Skip to main content

On August 17, DEBKAfile, an Israeli defense blog reported that Gen. Martin Dempsey, the Chairman of the Joint Chiefs of Staff was in Jordan inspecting command and control facilities from which the source reported, the U.S. would lead an attack coordinated with Jordan and Israel on Syria.

That story has been little reported, except to feed follow-on rumors that the Syrian Army (we're now told by DEBKA is under the personal command of the one-legged, one-armed brother of Bashar Assad) had personally commanded Syrian troops firing off Sarin rounds from a mountaintop north of Damascus in an effort to target these same FSA and Jordanian Special Forces troops that a few days earlier were crossing the border into Southern Syria.

The DEBKAfile report was originally published a week ago, three days before the incident in Ghorta north of Damascus. (Note that Gen. Dempsey's letter of August 19 to a NY Congressman on Tuesday was strongly skeptical of the utility of an actual U.S. military role in Syria.

Here's the DEBKAfile report of August 17:

Gen. Martin Dempsey, Chairman of the US Joint Chiefs of Staff, was in Amman this week to inaugurate the Centcom’s Forward Command in Jordan manned by 273 US officers. US media correspondents were permitted to visit the new war room for the first time on condition of non-disclosure of its location and secret facilities. debkafile’s military sources report that the installation is bomb- and missile-proof against a possible Syrian attack. The US Air Force command section is in direct communication with the US, Israeli, Jordanian and Saudi Air Force headquarters ready for an order by President Barack Obama to impose a partial no-fly zone over Syrian air space.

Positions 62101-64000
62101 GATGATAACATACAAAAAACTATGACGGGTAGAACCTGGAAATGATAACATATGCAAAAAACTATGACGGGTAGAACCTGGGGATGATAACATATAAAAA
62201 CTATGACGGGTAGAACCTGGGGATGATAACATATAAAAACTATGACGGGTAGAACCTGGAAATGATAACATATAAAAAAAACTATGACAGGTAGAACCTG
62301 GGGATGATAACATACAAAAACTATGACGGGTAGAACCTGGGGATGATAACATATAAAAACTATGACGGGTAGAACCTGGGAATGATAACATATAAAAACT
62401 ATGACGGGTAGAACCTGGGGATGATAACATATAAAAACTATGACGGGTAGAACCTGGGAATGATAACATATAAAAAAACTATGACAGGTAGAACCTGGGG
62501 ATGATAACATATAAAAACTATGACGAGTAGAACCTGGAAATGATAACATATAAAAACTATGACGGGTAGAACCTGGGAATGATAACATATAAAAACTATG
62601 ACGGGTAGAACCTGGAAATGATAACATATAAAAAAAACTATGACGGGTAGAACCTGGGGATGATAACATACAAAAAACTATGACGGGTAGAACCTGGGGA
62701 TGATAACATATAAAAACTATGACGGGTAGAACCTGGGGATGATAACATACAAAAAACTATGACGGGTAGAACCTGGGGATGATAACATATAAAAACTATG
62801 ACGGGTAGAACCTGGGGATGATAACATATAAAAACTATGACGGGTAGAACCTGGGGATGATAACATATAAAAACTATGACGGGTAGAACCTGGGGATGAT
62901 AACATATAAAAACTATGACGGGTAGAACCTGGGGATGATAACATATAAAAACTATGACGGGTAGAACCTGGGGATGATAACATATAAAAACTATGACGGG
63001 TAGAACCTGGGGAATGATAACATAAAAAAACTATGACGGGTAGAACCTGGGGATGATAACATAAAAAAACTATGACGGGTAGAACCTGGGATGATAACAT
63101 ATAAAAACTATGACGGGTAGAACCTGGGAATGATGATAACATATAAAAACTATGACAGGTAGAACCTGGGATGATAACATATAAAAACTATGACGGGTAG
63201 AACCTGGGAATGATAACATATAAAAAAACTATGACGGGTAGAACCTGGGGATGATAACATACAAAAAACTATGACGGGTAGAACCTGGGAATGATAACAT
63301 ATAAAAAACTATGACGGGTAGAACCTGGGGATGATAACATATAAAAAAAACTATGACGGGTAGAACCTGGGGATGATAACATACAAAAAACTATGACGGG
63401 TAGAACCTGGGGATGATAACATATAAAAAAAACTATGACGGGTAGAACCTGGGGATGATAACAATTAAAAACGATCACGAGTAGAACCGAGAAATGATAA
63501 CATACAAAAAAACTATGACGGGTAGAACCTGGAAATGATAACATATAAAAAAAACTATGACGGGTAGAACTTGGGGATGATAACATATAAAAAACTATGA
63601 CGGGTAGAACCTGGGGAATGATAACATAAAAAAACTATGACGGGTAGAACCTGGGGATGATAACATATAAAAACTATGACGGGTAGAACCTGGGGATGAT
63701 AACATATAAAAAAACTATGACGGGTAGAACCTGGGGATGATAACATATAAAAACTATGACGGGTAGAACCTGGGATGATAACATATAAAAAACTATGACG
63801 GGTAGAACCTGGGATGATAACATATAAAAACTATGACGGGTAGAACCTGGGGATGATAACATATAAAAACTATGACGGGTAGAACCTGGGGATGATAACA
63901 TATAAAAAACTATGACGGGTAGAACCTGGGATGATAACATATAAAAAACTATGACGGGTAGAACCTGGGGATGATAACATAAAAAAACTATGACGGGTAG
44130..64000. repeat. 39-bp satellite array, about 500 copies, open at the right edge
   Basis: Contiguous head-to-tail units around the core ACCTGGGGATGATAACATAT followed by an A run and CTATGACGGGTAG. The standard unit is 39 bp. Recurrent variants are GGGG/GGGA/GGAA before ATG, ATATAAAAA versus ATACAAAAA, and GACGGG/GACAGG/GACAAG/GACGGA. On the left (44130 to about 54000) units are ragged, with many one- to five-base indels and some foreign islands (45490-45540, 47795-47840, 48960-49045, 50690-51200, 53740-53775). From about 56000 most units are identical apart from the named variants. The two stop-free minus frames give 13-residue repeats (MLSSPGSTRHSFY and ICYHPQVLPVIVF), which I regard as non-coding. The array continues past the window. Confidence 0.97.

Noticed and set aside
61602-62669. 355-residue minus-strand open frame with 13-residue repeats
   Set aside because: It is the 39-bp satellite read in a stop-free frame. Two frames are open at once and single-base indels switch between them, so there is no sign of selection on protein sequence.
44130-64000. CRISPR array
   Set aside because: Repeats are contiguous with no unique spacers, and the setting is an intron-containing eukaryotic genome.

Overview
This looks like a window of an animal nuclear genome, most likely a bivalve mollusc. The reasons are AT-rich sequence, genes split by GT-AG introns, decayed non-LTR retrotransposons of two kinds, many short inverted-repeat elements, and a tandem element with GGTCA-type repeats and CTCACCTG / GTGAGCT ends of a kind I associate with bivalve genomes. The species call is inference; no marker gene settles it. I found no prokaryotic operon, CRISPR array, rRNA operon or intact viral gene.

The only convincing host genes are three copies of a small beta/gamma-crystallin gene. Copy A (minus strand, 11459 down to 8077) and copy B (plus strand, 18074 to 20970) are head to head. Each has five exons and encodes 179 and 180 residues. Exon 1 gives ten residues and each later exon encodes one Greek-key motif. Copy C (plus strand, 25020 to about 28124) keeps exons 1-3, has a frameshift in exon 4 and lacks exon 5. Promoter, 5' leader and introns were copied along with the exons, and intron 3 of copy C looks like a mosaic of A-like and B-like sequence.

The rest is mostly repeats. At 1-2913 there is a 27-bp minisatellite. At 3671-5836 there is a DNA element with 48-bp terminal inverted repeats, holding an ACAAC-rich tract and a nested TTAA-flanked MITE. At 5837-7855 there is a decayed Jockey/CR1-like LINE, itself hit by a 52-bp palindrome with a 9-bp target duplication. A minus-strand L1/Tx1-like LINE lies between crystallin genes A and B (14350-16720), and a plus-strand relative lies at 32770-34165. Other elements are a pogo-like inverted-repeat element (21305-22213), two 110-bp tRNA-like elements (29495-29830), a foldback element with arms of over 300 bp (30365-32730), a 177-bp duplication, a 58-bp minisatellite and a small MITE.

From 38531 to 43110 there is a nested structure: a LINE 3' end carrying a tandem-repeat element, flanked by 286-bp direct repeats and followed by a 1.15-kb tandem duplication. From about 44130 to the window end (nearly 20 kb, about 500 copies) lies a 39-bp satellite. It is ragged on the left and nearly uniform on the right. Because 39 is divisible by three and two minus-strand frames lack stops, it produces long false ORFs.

Another section is designed to coordinate operations between US and Jordanian special forces, as well as the units trained in commando combat by US instructors in Jordan. A closed section houses CIA personnel who control the work of US agents going in and out of Syria and also a communications center. In his briefing to US forces Thursday, Aug. 15, Gen. Dempsey commented: “Jordan lives in a very volatile region and at a very critical time in its history. They can count on us to continue to be their partner.”

He suggested that the operation could continue well into next year or beyond. Situated atop the underground facility is a large surface structure accommodating the American military and civilian offices dealing with Syrian issues from Jordan. It is guarded by US and Jordanian security units.

There are today some 1,000 US military personnel in the Hashemite Kingdom, plus a squadron of F-16 fighters and several Patriot anti-missile batteries strung along the Jordanian-Syrian border to shield Jordanian and American bases and the capital, Amman. Obama’s final decision on US military intervention – consisting of a no fly and a buffer zone in Syria – is expected in the coming two to three weeks, depending on Dempsey’s recommendations upon his return to Washington after checking out preparations in Israel and Jordan. In neither operation will US boots touch Syrian soil.

Several possibilities come immediately to mind from this. First, the article may have actually provoked the Syrian military to attack what they believed was a second group of foreign-led commandos arriving from Turkey reported to have been in or near Ghorta on Wednesday, and that these troops were the actual target of the gas barrage. If this is accurate, the reported civilian casualties may have been incidental to the bombardment.

Or, another possible explanation is that this Israeli report last Saturday was part of an elaborate disinformation and deception campaign that involved opposition elements, or their handlers, who launched a poisoned gas rocket attack that could be blamed on the regime, timed to coincide with the arrival of UN inspectors, that killed several hundred people.

Either way, it appears that if there is any truth to these prior reports of an invading force of Special Forces trained by the U.S., there is far more to this story than has been otherwise reported by most of the western media.

Your Email has been sent.
You must add at least one tag to this diary before publishing it.

Add keywords that describe this diary. Separate multiple keywords with commas.
Tagging tips - Search For Tags - Browse For Tags


More Tagging tips:

A tag is a way to search for this diary. If someone is searching for "Barack Obama," is this a diary they'd be trying to find?

Use a person's full name, without any title. Senator Obama may become President Obama, and Michelle Obama might run for office.